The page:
When to the sessions of sweet silent thought
I summon up remembrance of things past,
I sigh the lack of many a thing I sought,
And with old woes new wail my dear time’s waste;
Then can I drown an eye (unused to flow)
For precious friends hid in death’s dateless night,
And weep afresh love’s long since cancelled woe,
And moan th’expense of many a vanished sight.
Then can I grieve at grievances foregone,
And heavily from woe to woe tell o’er
The sad account of fore-bemoaned moan,
Which I new pay as if not paid before;
But if the while I think on thee, dear friend,
All loses are restored, and sorrows end.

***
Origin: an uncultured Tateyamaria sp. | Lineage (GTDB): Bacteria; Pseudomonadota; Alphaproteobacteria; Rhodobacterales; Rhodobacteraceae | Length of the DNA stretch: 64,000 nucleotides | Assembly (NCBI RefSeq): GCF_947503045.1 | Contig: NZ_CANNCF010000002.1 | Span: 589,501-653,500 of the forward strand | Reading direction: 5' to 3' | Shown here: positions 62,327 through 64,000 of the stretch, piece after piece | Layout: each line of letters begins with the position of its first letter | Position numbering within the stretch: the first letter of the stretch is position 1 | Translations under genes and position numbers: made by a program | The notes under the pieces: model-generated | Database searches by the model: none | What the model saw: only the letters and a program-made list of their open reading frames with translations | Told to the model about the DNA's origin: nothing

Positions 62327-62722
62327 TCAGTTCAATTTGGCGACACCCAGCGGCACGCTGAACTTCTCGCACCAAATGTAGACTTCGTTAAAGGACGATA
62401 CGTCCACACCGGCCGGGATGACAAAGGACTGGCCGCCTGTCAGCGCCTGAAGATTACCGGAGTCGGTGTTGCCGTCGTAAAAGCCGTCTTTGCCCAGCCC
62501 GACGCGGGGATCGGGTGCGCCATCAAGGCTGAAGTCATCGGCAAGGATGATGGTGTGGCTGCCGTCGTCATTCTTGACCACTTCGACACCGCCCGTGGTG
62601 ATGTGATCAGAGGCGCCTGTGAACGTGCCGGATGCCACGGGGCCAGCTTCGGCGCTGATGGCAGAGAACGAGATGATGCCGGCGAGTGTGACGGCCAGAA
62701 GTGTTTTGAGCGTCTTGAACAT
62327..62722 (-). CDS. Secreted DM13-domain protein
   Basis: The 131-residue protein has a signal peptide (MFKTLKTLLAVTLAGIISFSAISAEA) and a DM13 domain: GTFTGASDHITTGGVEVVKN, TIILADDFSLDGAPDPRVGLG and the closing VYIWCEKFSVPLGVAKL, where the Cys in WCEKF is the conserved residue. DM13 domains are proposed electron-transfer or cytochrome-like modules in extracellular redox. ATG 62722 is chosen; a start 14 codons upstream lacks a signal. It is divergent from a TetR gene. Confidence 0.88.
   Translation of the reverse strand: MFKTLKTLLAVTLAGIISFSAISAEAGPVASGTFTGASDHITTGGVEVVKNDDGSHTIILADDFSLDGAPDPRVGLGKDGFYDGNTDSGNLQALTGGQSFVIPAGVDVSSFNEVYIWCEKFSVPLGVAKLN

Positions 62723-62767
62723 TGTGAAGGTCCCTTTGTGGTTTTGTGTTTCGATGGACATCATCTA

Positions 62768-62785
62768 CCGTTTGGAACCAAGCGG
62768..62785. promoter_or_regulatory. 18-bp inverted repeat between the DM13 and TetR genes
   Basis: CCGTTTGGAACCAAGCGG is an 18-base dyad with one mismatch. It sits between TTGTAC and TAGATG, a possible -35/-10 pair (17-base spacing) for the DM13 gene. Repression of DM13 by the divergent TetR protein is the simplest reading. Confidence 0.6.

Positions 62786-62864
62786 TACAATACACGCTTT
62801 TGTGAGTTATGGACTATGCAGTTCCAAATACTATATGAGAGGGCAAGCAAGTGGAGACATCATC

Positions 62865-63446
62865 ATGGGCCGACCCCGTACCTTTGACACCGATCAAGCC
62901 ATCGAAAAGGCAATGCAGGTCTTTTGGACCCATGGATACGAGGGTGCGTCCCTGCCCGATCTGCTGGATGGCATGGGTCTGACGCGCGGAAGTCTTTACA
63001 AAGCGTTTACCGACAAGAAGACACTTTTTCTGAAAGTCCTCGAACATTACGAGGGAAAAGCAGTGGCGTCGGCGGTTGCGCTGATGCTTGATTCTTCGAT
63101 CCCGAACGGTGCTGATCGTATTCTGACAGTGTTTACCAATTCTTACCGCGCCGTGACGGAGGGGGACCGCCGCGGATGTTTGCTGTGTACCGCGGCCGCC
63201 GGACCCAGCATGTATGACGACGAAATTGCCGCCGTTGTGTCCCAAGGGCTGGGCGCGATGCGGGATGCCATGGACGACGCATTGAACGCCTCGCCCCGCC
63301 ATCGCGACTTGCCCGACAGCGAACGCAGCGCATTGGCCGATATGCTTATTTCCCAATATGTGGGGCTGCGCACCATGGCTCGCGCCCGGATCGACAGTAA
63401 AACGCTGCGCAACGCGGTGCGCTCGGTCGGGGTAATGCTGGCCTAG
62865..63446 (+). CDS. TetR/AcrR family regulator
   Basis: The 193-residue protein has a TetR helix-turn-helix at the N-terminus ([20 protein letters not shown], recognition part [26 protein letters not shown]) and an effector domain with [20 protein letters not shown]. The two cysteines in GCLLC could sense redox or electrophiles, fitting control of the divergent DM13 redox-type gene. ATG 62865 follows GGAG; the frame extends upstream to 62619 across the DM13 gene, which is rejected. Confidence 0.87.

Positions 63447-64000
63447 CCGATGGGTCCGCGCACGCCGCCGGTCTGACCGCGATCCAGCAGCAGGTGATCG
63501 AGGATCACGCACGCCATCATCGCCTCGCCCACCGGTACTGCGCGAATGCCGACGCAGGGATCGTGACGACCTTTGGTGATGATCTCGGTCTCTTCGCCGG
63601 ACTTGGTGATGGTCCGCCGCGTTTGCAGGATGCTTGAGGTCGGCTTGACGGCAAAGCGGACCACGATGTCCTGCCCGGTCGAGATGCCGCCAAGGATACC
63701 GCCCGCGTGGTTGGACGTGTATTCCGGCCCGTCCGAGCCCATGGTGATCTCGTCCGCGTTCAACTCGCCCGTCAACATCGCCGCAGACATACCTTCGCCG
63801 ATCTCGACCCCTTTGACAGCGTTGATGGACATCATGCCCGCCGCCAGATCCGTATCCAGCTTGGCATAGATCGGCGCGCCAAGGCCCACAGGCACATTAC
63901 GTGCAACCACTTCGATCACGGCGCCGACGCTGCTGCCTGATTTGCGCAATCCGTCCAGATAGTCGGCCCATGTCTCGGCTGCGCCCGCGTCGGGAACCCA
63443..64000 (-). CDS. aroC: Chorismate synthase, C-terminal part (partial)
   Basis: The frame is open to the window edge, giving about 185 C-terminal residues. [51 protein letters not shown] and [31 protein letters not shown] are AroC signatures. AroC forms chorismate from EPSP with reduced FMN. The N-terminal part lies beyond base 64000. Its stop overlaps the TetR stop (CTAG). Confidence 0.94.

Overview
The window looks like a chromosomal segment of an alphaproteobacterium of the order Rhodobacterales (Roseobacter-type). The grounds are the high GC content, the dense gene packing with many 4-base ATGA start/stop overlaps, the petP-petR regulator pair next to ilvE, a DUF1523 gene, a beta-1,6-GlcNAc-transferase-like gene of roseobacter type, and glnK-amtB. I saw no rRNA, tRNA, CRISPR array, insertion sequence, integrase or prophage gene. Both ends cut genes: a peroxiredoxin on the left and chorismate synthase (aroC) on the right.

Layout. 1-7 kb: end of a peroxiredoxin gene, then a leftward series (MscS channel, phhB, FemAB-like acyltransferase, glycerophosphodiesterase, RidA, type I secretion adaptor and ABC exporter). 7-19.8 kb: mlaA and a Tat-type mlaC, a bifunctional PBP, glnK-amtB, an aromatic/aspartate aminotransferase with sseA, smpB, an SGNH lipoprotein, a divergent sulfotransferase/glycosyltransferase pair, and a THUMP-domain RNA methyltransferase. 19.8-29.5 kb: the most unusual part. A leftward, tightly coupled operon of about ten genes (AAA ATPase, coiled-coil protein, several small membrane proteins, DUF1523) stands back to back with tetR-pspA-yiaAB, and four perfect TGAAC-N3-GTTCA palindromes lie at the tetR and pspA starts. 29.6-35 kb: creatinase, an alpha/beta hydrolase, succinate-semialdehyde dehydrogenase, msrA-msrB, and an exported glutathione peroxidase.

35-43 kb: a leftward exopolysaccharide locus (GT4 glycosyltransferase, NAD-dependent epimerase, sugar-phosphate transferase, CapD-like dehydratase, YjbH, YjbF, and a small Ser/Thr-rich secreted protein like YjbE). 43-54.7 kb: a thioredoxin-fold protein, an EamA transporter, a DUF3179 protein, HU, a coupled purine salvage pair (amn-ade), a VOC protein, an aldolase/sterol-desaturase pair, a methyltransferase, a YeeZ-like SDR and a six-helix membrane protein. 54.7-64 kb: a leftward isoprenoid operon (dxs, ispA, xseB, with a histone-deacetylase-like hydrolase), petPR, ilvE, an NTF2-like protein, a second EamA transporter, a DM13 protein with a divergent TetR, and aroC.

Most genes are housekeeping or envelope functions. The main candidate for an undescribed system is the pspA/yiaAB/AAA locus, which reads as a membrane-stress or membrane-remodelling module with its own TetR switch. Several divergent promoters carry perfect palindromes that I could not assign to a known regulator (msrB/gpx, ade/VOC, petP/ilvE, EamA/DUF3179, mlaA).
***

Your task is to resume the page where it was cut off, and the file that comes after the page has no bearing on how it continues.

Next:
I’ve been thinking about this sonnet for the last week or so for a number of reasons. I love the phrase “sweet silent thought.” And while the speaker is brooding for much of the poem, to me this phrase implies time to contemplate new ideas. Having quiet, unhurried time to think is a rarity these days. Just as by the end of the poem, the speaker has achieved peace thinking of his friend, taking this time to think can bring us peace. (Both literal and figurative!)
This poem has also been on my mind because of a story I’ve been working on. The main character is grieving over the loss of her mother, and by the end of the story I want her to come to the kind of reconciliation with her grief that this speaker has. Whether or not I can accomplish that for her is another story, but I’m going to try.
In the meantime, I think I’ll listen to Kenneth Branagh read this lovely poem once more:
Be sure to visit Keri at Keri Recommends for her inaugural Poetry Friday Round Up.